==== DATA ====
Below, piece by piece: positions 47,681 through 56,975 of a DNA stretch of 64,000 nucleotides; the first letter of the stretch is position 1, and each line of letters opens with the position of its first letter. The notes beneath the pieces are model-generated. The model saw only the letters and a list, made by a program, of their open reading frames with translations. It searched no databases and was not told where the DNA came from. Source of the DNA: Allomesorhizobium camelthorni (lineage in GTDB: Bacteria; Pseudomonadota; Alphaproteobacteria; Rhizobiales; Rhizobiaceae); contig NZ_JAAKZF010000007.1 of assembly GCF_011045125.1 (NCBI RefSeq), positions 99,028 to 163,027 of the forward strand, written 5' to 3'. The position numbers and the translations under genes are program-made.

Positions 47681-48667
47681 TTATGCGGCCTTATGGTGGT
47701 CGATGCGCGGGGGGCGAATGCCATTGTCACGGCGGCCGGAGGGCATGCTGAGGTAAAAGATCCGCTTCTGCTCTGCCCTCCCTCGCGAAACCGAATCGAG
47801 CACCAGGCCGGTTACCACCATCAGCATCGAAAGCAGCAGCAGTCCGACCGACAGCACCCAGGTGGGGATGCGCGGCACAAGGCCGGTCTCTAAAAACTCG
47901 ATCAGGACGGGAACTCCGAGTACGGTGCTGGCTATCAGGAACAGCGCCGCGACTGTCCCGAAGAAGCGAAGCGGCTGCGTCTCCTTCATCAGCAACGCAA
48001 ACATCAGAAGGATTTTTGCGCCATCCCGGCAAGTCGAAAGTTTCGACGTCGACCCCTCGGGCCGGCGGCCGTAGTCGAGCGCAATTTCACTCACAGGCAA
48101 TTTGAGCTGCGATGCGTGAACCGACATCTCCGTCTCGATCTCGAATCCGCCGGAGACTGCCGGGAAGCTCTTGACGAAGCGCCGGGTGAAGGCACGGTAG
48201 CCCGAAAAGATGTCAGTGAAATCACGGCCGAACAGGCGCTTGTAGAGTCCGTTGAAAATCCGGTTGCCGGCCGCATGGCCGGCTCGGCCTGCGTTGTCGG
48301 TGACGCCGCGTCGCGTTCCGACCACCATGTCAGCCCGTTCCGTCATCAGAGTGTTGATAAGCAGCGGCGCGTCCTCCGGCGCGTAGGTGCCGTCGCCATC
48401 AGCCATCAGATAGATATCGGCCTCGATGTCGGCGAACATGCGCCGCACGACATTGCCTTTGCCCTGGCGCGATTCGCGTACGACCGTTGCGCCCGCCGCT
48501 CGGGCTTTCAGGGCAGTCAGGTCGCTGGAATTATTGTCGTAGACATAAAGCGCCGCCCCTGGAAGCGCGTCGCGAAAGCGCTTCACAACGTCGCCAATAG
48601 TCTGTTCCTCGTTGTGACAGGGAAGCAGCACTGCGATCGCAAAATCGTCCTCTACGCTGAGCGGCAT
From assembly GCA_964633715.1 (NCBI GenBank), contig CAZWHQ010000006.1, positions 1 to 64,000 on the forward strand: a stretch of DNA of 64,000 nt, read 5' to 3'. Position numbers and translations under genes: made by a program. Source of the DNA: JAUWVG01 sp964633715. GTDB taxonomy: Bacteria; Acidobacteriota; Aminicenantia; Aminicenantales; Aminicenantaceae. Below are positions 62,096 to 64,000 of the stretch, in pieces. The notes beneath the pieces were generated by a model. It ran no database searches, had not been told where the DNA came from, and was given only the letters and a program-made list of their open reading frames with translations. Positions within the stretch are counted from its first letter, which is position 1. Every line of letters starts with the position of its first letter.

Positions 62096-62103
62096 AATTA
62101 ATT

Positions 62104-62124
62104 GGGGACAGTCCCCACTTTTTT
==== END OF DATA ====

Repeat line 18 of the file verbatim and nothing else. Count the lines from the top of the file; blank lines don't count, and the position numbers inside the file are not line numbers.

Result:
Positions 62104-62124